How Fleetwood Mac Changed When Christine McVie Joined The Lineup

After a brief illness, singer-songwriter Christine McVie died peacefully on November 30 at the age of 79, according to a post on behalf of the McVie family on her official Instagram account. The exact nature of the illness was not disclosed, though last June she told Rolling Stone she was in "quite bad health," especially plagued with debilitating back problems. McVie was in the hospital and surrounded by family when she died, the McVie family statement read (via CNN). Fleetwood Mac also confirmed the death of their bandmate on Twitter.

Born in 1943, McVie, also a solo artist, was perhaps best known for her work with the English-American rock band Fleetwood Mac. McVie was married to Fleetwood Mac band member John McVie when she joined the already-established group in 1970. At that time, Fleetwood Mac was known for playing blues-rock music, and founding member Peter Green had just recently left the lineup, as Smooth Radio explains. With McVie in the band, Fleetwood Mac released "Rumours," one of the best-selling albums in history (per AllMusic). Only a matter of months before she died, the musician told The Guardian that her place in the band was far from assured, and her addition helped change the band's overall sound and direction.

McVie played in a band called Chicken Shack before she joined Fleetwood Mac

Born Christine Perfect, McVie (pictured) married Fleetwood Mac bassist John McVie in 1968. Her father was a college professor and concert violinist, and she was training to be a classical pianist, a career objective thoroughly derailed when she discovered American rock and roll, writes Rolling Stone. Early on in her career, she played in a British blues-rock band called Chicken Shack, with a sound not unlike early Fleetwood Mac. With that, Christine was a rare woman in a 1960s-era blues-rock music scene dominated for the most part by men, according to her 2022 interview with The Guardian. Of those early days, Christine said (via The Guardian), "there were very few women, especially playing the blues, but I never felt singled out."

She continued, "It just all came very naturally to me when I was with Chicken Shack and things started happening for them. ... It just all fell into place and was really fantastic." Because of her connection to Chicken Shack and blues music, and her marriage to John McVie, Christine may have seemed a good fit when Peter Green left the group. According to Christine, though, when she was approached to play keyboards in the band, she felt the band's sound might have to change. Not long after she joined, Fleetwood Mac moved to the U.S. to begin their most successful pop era after two more musicians, Lindsay Buckingham and Stevie Nicks, joined the lineup (via Britannica).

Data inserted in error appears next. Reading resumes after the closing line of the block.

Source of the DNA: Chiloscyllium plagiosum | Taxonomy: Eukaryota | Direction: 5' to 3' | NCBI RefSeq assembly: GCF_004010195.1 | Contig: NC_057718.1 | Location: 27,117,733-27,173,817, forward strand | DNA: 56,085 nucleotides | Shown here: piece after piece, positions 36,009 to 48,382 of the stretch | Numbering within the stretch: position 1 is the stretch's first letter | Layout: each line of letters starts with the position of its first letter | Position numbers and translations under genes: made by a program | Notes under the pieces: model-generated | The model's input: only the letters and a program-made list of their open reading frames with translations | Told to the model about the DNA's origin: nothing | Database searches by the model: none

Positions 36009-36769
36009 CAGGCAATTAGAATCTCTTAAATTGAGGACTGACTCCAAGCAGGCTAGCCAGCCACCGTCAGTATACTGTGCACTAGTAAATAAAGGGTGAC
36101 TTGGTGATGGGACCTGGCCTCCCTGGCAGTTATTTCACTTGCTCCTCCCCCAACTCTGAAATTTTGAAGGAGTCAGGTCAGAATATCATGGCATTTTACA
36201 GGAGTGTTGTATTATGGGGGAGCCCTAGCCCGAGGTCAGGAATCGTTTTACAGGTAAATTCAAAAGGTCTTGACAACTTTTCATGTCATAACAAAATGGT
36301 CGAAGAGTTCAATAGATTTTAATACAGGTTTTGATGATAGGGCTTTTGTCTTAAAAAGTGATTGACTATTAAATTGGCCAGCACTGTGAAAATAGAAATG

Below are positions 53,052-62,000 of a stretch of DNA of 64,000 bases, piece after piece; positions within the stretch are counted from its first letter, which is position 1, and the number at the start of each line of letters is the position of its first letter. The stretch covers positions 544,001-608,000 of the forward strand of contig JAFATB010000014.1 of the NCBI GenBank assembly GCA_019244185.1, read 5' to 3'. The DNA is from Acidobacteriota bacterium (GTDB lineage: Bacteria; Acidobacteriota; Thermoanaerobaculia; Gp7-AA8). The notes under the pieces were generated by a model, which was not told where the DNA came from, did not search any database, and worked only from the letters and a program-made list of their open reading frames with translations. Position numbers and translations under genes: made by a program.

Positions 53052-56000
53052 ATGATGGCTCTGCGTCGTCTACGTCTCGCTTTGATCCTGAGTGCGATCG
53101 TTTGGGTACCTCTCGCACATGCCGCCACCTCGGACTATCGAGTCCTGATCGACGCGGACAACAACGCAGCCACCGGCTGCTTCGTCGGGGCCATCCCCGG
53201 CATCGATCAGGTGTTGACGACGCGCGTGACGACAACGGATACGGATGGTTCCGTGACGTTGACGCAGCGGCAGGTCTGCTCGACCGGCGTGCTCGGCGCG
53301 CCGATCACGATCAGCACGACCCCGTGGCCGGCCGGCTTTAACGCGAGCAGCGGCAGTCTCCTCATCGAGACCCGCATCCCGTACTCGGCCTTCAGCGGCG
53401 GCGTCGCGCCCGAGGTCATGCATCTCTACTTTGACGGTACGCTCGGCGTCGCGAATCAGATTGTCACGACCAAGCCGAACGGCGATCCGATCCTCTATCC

Chicken Shack opened for Fleetwood Mac

As McVie went on to explain in her 2022 Guardian interview, her early band Chicken Shack opened for Fleetwood Mac, and one day after Peter Green left, the band was rehearsing in their U.K. practice space as McVie socialized with the wives of other band members. As McVie recalled, the band emerged from their rehearsal room and said, "'Hey Chris, do you want to join?' I couldn't believe my luck," McVie said. "Are you serious?!" she responded. "I'm just a girl who plays piano ... The style had to change because I was a keyboard player," McVie continued, and as a result, the music "developed a more commercial bent. It was thrilling, and I have to say to this day it still kind of is, knowing that I did that," McVie said.

In 2020, Fleetwood Mac founding member Mick Fleetwood also remembered his band's transformation during this time period, speaking with "​​(W)e sort of disappeared. And then we went to America and came back sometime later with a very different lineup," Fleetwood said, and as result, fans responded, "Oh my God, it's a different band!' But for me and John (McVie, bass) and Christine (McVie, vocals and keyboards) to some large extent, we just morphed our way without really realizing we were changing that much because we were just carrying on undercover in a different country," Fleetwood added. According to Smooth Radio, Christine and John McVie divorced in 1976 but continued to perform in Fleetwood Mac together.